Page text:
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Reading the news across sectors in our country paints a bleak picture about employees. They are just not in the workforce in the numbers that we need. This is hitting education too. And that's scary. If you've not thought about this, take a minute. Not only are there not HIGH quality teachers available, there just aren't enough teachers available.
In my principal groups online, it's a recurring topic. "What do we do?" "I'm short 3 teachers, a counselor, a secretary, and a custodian." "Are there literally NO math teachers anywhere?" It's every day. This is still July. For us in Maryland, we still have a month to hire. Each year it's becoming harder and harder to find teachers. That's a really, really big problem.
It trickles down in so many ways....
- Instructional quality will suffer
- Teacher workload is impacted
- School quality suffers
- Student achievement suffers
- Family satisfaction with schools suffers
- Schools can't offer quality academic and extracurricular programming
To be redundant, the most important problem is that our students aren't seated in front of highly capable educators if we can't hire teachers.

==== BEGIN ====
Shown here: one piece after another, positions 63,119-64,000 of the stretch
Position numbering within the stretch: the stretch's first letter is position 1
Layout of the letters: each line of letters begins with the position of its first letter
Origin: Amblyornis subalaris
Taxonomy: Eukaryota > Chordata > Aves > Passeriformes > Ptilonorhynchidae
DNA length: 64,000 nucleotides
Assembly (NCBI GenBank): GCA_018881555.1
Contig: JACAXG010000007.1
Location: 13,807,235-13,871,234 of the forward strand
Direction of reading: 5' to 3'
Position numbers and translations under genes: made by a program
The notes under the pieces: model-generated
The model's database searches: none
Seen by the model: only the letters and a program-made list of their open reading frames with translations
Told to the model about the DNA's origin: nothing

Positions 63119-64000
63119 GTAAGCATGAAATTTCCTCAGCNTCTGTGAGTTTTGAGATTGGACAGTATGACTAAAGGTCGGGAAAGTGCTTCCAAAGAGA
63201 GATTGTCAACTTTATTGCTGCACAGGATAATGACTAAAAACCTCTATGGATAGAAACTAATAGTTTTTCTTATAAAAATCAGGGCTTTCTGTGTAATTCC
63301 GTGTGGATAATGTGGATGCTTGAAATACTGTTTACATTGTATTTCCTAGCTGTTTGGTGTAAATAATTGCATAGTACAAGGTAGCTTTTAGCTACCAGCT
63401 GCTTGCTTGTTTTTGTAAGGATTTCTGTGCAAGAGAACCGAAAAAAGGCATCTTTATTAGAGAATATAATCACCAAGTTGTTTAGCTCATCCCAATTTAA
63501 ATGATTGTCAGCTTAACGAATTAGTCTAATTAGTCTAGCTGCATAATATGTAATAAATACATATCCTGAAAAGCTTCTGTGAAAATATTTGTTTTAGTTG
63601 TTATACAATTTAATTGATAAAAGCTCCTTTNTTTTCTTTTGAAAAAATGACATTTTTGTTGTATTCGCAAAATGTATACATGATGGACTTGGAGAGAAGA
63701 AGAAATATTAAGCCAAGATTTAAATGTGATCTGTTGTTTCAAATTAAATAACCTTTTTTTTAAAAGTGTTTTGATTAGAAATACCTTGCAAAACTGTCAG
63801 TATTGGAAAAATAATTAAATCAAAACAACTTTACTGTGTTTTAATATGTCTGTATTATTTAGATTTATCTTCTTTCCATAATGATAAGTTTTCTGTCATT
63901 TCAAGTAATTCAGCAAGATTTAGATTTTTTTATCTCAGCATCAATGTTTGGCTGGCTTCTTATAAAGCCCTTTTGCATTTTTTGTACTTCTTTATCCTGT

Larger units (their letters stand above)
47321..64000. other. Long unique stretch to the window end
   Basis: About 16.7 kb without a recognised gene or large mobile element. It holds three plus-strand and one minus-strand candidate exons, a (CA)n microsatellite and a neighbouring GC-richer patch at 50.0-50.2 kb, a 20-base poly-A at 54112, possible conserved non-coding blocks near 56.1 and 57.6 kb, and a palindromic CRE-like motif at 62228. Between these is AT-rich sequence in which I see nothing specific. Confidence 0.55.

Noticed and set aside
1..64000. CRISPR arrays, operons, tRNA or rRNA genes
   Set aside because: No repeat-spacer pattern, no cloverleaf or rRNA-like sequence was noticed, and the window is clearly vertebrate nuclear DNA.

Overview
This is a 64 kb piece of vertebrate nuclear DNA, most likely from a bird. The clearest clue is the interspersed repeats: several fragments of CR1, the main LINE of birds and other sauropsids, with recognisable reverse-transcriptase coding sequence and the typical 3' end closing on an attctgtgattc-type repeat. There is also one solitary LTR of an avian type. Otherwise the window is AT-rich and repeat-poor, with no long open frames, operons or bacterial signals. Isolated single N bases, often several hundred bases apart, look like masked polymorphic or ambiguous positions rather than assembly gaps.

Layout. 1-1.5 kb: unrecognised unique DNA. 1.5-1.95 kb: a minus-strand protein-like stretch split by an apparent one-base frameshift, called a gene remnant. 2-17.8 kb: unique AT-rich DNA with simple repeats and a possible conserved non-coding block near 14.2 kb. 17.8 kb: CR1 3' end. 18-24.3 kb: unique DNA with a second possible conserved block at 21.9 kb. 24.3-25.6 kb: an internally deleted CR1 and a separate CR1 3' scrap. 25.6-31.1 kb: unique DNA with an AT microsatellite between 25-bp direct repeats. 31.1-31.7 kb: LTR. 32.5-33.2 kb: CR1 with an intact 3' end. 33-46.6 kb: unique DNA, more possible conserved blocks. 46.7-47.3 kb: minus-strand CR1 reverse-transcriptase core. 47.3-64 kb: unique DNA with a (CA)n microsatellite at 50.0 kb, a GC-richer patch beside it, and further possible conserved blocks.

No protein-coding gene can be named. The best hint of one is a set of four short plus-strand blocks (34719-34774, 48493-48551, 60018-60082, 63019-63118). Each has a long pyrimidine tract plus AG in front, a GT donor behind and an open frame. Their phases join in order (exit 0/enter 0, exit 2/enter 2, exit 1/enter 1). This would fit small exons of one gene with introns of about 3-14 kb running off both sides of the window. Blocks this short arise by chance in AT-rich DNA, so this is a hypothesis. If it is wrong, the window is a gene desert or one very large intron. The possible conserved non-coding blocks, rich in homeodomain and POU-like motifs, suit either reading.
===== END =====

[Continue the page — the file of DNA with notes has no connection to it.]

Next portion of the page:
The impact of a strong teacher is well researched and can't be overstated. The impact of a weak teachers is also well known.
We've known this was coming. We've talked about it for years as we watched it begin, then grow, and now... it's seriously at an epidemic level. But what are we doing about it? The workload hasn't changed and is nearly impossible (ok, totally impossible). The profession is disrespected constantly. New teachers are thrown into the deep end. Teacher stress levels are through the roof.
A conversation has to be started to address this. But beyond that, we MUST take action.
- If you know/your child has a high quality teacher, do everything in your power to support them, advocate for them, recognize the gift they are to your family and society.
- Look into the data in your local area. What's the turn over? What are the concerns of the teachers? What's their day look like--- how many non instructional duties do they have, when do they plan/grade/collaborate with colleagues?
- Have a conversation with your school leadership team and ask how you can help support teacher recruitment and retention.
A more painful question is "would you recommend a high school graduate or a family member to go into education?" If the answer is no, we have to have deeper conversations to address these root causes. Or else, who will be in our classrooms.
Take a minute and add this to your really important to keep in mind list. Without high quality teachers in our classrooms, our country will suffer rapidly. Our kids deserve better.
Passionate about ALL things education. Focused on school improvement and leadership development. With 20 years experience, over a decade as a school principal, and also a Senior Adjunct Professor at a School of Education, I am committed to supporting schools, school leaders, innovation, and growth that enhances the educational experiences provided to students and families.